Canada General Service Medal (1866-1870)
This medal was awarded to members of the Imperial and Canadian forces who had taken part in the suppression of the Fenian raids of 1866 and 1870 and Riel's First Rebellion of 1870, the latter being generally referred to as the Red River Expedition.
Eligibility and Criteria
Because the medal was not issued until 1899, it was awarded only if applied for and the recipient must have:
- been on active service in the field; or
- been detailed for some specific service or duty; or
- served as guard at any point where an attack from the enemy was expected.
A circular, silver medal, 1.42 inches in diameter. For mounting, there is a plain, straight, swiveling suspender is attached to the medal with a double-toe claw for mounting.
The obverse shows a diademed and veiled effigy of Queen Victoria wearing the Order of the Garter, facing left, and the legend VICTORIA REGINA ET IMPERATRIX.
The reverse displays the red ensign of Canada, floating with the breeze, surrounded by a wreath of maple leaves and surmounted by the word CANADA.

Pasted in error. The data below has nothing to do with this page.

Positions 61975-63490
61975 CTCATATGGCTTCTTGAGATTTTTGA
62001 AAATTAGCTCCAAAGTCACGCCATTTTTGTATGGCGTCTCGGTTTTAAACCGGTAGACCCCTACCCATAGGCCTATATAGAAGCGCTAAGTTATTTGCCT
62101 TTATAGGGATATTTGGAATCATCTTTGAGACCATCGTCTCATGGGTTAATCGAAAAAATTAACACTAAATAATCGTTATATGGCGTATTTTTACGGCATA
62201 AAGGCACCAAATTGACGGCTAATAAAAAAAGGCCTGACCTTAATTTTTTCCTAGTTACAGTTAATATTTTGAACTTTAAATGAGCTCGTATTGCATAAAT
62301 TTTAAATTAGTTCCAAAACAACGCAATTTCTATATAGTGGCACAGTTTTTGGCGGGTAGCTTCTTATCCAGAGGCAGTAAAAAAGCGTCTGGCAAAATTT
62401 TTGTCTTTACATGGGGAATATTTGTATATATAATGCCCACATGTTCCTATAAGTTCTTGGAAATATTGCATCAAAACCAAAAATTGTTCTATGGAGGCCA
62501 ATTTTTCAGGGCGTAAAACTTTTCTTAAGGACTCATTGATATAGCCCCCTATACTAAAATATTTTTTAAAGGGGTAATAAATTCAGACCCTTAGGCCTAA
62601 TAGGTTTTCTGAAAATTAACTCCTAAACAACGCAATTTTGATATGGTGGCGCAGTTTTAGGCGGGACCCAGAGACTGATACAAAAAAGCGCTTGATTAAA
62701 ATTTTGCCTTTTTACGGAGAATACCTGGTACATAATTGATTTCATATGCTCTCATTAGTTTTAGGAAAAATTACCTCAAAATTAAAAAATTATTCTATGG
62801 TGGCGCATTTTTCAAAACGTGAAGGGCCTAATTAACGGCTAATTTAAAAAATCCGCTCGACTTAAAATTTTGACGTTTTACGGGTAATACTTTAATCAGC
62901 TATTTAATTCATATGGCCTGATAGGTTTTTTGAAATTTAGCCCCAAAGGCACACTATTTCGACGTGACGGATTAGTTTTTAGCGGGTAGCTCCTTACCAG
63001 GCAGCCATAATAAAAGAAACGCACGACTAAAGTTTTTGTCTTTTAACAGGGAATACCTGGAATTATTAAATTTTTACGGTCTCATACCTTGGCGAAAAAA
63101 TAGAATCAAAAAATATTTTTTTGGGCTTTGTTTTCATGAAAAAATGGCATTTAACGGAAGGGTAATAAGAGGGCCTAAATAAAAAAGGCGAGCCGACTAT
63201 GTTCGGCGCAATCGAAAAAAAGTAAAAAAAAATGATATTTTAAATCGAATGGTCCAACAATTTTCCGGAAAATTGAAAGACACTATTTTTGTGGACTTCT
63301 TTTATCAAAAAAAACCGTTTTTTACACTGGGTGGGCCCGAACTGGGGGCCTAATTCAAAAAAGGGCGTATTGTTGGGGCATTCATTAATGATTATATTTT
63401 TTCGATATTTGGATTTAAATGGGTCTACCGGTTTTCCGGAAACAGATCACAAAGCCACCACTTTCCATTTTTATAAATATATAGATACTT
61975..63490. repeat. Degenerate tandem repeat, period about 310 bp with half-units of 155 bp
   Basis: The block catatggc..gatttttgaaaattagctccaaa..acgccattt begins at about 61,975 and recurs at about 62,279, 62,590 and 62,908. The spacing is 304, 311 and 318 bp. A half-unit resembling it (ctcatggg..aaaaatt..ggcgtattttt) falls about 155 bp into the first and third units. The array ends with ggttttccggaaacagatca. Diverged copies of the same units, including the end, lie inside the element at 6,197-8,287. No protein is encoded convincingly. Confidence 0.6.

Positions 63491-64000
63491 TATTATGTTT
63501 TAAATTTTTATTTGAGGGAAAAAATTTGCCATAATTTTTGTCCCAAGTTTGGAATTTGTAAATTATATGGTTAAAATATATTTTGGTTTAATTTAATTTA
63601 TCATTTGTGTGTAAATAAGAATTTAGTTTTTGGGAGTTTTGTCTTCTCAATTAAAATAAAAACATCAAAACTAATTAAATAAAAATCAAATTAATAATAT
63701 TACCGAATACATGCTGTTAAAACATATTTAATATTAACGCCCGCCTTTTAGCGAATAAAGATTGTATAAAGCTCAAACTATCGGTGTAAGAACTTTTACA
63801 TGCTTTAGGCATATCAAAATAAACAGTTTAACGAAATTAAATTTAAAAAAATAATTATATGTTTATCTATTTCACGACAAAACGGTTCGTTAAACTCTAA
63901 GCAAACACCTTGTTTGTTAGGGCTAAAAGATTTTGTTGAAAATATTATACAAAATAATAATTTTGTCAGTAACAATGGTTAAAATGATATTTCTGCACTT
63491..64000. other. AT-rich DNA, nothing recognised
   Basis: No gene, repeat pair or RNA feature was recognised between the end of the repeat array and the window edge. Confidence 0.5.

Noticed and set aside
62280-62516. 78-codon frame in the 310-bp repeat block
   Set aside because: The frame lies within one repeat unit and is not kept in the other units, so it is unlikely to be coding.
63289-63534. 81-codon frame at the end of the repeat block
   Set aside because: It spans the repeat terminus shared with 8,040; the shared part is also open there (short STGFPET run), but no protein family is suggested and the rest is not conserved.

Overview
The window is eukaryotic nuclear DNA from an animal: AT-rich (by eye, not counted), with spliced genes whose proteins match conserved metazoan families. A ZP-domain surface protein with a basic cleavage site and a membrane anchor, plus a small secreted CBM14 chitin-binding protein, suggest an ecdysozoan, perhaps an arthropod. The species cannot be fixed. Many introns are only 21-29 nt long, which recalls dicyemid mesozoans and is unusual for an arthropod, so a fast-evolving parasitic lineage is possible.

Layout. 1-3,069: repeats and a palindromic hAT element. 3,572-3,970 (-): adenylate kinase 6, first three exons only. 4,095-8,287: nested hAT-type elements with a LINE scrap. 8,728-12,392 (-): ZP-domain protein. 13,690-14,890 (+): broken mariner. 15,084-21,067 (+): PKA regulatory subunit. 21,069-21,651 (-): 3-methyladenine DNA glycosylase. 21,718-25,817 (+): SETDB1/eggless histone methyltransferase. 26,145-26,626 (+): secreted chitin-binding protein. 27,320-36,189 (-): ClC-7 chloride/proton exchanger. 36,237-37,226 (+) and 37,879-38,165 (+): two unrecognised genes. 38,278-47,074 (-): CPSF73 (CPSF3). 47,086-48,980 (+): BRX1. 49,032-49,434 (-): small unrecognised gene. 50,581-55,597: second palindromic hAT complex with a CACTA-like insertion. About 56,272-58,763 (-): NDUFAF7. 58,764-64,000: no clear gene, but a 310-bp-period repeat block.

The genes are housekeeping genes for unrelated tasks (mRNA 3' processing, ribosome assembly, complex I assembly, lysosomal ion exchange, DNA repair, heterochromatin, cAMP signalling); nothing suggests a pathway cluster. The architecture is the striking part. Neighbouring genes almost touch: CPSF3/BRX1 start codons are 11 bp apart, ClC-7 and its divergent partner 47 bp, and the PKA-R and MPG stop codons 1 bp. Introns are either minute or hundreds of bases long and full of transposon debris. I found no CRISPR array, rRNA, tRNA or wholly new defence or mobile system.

The ribbon is 1.25 inches wide and consists of three equal stripes: red, white, and red.
Fenian Raid (1866): Fenians is the name of the old Irish National Militia. After the Civil War in the USA, the American Fenians were bolstered by Civil War mercenaries. In need of something to occupy this large force, John O'Neil crossed the Niagara River, captured Fort Erie, and made his headquarters at Limeridge. The Fenians defeated a unit of the Canadian Militia at Ridgeway, but withdrew to the USA when a stronger force was sent to the area. President Johnson had many of the Fenians arrested.
Fenian Raid (1870): On 26 May 1870, O'Neil again crossed the border near Franklin, Vermont, but was forced back quickly and again arrested.
Red River (1870): Colonel Garnet Wolseley led an expedition to Fort Garry, leaving Toronto on 14 May and reaching Fort Garry on 24 August. They quelled the Red River Rebellion and also helped avert a Fenian Raid on Manitoba.
- The medal was authorized in January 1899, 29 years after the last event it commemorated.
- There were 16,668 of the medals awarded, always with bars. Of these, 15,300 were awarded to Canadian units.
- The recipient's name, service number, rank, and unit were indented, impressed or engraved on the rim.
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